1)   Find the number of troy ounces (different than regular ounces): (# of grams) divided by (31.1) = troy ounces.  Do this for each karat denomination.

2)   Compute the price of gold per gram.  Take today's price of gold per ounce using and divide by 31.1.

3)   24k is pure gold, so you need to find how much gold is in your valuables.  Divide the purity of your gold by 24 (if it's 18k gold, 18/24 = .75).

4)   Multiple the results of steps (2) x (3).

5)   Multiple the price per gram by the number of total grams you have.  Do this for each pile, then add up the total value of your gold

It's important to keep in mind that jewelers aren't going to pay you the amount that you just calculated.  That's if you own your own refinery.  Not only do the cash for gold guys have to make some money (or the jewelers in some cases), but the refineries need to make money as well.  If you've got a lot of gold you can expect a high percentage, but otherwise you're looking at 70-85% in the majority of cases.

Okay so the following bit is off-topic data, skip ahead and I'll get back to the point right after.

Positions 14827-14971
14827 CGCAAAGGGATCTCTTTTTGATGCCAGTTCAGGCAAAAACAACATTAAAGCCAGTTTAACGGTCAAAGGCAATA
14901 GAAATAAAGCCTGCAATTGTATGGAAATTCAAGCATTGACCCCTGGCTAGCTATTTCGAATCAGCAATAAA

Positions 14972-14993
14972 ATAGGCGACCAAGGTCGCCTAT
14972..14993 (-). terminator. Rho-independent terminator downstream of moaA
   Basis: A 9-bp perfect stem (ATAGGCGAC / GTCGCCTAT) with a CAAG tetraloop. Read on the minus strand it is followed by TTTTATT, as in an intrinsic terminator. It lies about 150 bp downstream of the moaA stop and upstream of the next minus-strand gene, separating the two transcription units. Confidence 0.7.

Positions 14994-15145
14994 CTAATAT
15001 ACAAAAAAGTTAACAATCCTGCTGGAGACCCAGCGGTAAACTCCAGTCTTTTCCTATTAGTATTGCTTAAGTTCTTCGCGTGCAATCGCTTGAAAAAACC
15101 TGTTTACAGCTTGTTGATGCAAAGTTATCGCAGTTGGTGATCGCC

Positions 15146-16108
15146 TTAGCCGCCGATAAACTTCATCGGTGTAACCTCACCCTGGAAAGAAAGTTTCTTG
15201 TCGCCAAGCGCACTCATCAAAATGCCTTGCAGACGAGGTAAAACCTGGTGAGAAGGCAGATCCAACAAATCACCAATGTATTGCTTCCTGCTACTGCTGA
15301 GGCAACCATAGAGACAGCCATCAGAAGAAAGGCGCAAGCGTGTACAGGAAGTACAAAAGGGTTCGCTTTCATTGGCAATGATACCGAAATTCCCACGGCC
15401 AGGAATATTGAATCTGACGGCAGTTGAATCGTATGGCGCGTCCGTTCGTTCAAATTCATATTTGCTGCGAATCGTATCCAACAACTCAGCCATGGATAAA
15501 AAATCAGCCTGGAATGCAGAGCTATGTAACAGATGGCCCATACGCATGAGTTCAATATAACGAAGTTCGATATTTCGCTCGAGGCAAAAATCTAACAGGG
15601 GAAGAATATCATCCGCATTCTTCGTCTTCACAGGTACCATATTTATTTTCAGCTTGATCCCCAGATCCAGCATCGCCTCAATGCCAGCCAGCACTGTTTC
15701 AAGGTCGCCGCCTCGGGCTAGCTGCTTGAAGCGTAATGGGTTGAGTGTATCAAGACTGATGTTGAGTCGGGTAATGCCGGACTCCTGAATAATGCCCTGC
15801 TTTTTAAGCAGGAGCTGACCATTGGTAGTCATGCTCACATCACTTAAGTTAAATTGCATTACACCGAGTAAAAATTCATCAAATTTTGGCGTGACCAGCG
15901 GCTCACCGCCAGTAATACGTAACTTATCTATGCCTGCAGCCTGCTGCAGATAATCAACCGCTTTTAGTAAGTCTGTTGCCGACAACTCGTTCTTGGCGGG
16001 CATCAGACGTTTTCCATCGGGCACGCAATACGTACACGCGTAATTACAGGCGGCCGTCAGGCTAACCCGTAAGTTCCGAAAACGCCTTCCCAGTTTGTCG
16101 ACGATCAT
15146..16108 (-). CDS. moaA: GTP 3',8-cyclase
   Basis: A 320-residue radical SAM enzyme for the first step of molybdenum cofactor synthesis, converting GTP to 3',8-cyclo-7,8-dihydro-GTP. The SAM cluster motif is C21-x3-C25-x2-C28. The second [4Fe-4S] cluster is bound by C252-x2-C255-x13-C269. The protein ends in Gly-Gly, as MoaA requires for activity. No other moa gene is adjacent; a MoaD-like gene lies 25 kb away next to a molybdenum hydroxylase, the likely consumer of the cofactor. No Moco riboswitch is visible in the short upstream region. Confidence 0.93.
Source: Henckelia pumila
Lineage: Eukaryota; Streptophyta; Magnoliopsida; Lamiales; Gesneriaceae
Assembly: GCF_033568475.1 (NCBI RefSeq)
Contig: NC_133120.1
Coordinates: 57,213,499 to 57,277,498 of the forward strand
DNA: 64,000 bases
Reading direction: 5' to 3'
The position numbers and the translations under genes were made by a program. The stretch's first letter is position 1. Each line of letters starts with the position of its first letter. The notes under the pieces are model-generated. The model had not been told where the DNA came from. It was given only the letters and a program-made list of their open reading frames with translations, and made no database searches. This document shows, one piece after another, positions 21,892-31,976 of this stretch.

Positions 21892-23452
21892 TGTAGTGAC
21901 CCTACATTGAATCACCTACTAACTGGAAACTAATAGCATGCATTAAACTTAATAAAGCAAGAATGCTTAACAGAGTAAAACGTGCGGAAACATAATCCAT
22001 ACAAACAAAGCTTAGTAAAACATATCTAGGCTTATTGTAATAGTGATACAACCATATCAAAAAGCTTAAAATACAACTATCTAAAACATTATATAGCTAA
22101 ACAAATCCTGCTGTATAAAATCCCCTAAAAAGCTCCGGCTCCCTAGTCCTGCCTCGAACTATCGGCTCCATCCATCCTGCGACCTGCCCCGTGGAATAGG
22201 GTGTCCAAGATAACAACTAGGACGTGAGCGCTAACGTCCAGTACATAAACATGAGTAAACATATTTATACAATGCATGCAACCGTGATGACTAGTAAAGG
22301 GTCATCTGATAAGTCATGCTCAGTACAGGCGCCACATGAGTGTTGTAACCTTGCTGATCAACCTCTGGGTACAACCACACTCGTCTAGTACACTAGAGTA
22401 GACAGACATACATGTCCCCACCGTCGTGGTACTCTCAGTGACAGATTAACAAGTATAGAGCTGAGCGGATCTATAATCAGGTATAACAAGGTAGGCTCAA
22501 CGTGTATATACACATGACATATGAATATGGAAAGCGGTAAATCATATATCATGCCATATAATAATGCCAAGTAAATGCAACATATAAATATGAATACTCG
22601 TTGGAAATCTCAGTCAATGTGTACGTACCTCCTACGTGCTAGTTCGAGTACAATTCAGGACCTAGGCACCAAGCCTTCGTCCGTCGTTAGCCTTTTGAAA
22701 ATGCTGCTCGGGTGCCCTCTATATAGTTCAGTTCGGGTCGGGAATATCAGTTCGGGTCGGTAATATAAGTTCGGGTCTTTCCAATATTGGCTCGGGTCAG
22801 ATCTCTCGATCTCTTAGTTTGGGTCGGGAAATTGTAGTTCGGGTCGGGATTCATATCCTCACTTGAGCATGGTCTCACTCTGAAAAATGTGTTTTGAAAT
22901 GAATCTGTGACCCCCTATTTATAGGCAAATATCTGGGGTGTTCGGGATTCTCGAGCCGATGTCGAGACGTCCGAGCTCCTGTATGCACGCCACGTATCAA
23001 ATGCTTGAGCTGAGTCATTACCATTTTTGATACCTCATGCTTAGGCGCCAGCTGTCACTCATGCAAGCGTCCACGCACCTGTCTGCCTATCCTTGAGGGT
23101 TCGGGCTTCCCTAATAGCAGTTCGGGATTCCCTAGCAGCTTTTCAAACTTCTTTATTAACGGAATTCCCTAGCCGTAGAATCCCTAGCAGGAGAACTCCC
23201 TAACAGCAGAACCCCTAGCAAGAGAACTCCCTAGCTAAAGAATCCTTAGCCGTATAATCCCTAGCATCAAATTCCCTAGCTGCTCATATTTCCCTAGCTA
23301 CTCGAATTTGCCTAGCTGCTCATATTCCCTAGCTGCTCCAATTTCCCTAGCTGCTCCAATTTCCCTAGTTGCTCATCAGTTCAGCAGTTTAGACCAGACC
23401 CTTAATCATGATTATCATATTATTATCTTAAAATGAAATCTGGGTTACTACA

If you've got silver or diamonds you'd like prices on, the gold value calulator website has pretty easy pages to get a diamond valuation or calculate the price of your silver.

Step #2: Decide Where to Sell Your Gold

Everyone says they pay the most for your gold.  We actually try to report on it.  Be careful and always get a second price!  Use our website to locate a gold buyer in your area, and do some research to make sure you're working with a good company.